Pregnancy loss can be physically challenging and emotionally devastating.
While employees who work immediately following a miscarriage are at risk of worsening physical and mental health outcomes, that scenario has been the norm for most employees experiencing pregnancy loss. More than 90% of women who have had a miscarriage or stillbirth did not take a single day of leave, according to a survey by the company ratings platform InHerSight.
The following sections will help you examine current laws related to pregnancy loss, the growing movement of employer efforts and recommendations for creating a policy in your organization.
Few legal protections, but a growing emphasis
Local, state and federal laws offer only a patchwork of protections for pregnancy loss. These often depend on geographic location, physical health condition and employer size. Other protections, including 2023 bereavement laws enacted in Oregon and Illinois, offer up to two weeks off. But this time is unpaid, which can create barriers for employees who can’t afford to miss a paycheck.
The National Partnership for Women & Families reports that 14 states and 19 cities mandate paid sick leave for physical and mental health conditions that could apply to pregnancy loss. But these laws are often unclear and undercommunicated to pregnant women.
The federal Family and Medical Leave Act (FMLA) does not cover bereavement. However, it does allow employees to take up to 12 weeks of unpaid, job-protected time to address grief, rest and recovery following a miscarriage or stillbirth, according to InHerSight. FMLA applies to employees at organizations with 50 or more employees. In addition, an employee must have worked 1,250 hours over the previous 12 months to be eligible for FMLA leave.
In addition to missed paychecks, lack of awareness and communication can impede FMLA use. InHerSight reports:
- More than 75% of employees did not know that FMLA allows for leave due to miscarriage or stillbirth.
- Only 3% of employers communicated these FMLA rights to employees.
- Just 2% of individuals who have experienced a miscarriage or stillbirth took leave under FMLA.
The federal Pregnancy Discrimination Act does not provide leave due to miscarriage. However, it offers some job protections to employees grieving their loss. The act prevents employers from treating employees differently because of a miscarriage. Examples include reducing hours or wages, rescinding promotions or terminating grieving employees.
Despite the lack of laws creating employment protections for pregnancy loss, Forbes argues that miscarriage leave is becoming necessary for leading companies. Big names like Goldman Sachs, Pinterest and Liberty Mutual Insurance have recently announced policies related to miscarriage.
But these efforts are in their early stages. And miscarriages still often fall into gaps in employer policies. In the U.S., less than 9% of organizations provide paid leave for miscarriages. Another 13% offer unpaid leave, according to a survey by the International Foundation of Employee Benefit Plans (IFEBP).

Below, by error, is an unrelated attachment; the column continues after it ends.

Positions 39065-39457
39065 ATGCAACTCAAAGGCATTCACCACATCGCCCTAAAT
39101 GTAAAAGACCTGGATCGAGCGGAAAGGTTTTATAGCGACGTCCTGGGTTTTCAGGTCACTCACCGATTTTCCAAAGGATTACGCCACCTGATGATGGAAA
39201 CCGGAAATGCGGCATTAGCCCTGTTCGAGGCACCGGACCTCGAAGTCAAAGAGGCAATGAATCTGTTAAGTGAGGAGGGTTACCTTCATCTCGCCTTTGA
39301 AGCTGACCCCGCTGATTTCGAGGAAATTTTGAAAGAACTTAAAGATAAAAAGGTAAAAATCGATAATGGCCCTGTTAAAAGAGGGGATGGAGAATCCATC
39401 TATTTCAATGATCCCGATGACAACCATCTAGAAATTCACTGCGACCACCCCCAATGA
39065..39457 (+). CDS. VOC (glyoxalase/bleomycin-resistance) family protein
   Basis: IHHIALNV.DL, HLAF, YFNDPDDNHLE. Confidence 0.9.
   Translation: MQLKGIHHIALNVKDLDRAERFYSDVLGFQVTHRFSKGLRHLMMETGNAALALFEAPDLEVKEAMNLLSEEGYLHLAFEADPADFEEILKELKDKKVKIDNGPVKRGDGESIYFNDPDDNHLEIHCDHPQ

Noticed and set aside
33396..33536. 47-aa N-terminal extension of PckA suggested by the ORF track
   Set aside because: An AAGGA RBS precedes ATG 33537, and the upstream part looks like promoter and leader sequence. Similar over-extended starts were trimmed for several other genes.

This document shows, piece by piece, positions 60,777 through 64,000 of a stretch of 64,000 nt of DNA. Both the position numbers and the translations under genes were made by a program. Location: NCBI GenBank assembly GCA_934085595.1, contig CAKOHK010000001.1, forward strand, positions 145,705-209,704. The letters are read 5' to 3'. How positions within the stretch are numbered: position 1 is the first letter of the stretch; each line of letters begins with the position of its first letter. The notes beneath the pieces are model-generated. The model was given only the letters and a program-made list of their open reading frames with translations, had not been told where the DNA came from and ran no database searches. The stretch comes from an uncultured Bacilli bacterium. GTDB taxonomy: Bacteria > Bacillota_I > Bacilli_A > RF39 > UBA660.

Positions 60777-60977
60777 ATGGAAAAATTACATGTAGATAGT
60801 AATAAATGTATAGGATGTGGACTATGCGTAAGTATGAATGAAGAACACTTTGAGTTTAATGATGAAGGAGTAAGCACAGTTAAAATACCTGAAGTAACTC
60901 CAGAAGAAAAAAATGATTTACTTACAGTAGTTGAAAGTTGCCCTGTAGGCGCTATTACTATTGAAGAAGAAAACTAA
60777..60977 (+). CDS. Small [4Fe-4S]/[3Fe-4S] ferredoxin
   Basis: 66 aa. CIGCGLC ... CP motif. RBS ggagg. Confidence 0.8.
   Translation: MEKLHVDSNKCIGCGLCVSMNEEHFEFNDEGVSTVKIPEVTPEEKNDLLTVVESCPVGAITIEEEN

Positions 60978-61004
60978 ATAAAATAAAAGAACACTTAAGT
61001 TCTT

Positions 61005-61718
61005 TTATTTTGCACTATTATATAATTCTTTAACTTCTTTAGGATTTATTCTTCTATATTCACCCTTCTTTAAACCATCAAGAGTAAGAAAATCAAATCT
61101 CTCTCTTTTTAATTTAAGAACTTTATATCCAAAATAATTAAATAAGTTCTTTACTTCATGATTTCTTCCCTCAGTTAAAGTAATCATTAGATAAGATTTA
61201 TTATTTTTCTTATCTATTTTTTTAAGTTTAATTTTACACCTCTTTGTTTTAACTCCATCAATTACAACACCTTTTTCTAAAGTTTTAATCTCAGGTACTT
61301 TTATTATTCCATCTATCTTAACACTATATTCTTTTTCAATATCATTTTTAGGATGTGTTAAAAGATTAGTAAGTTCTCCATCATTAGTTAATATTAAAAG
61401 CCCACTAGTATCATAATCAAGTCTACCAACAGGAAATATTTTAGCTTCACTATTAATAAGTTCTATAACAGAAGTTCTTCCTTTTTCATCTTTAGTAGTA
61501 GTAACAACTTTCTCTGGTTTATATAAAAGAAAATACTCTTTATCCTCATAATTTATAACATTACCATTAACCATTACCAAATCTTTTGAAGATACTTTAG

When employers offer leave related to pregnancy loss, it typically falls under bereavement. But most bereavement policies allocate one to five days, with three days being the most prevalent, according to Business Insider. This time is often insufficient to deal with the physical and emotional toll of a miscarriage or stillbirth.
There are signs of change. Employers are placing more emphasis on holistic well-being and psychologically safe workplaces since the start of the COVID-19 pandemic.
The following guidance can help you fit miscarriage leave into your organization.
- Reflect company values and financials.
- Listen and communicate.
- Build trust.
Reflect company values and financials
The first step is crafting a miscarriage policy that matches your company’s values and financial standing. Often, this means a mix of paid and unpaid time off.
The length of leave may be based on your organization’s size, finances and ability to manage workloads. If you can’t afford paid leave or long leave times, you can still demonstrate empathy. Other measures include shortened work hours or days, flexible start and stop times, reduced workloads and access to mental health benefits.
As you create your policy, consider the following questions:
- How will you define pregnancy loss? Gather input from health care providers and legal counsel to fully understand the topic. Definitions may include miscarriage, unsuccessful attempts with intrauterine insemination or other reproductive technology, unsuccessful adoption processes, a diagnosis of infertility or unsuccessful surrogacy.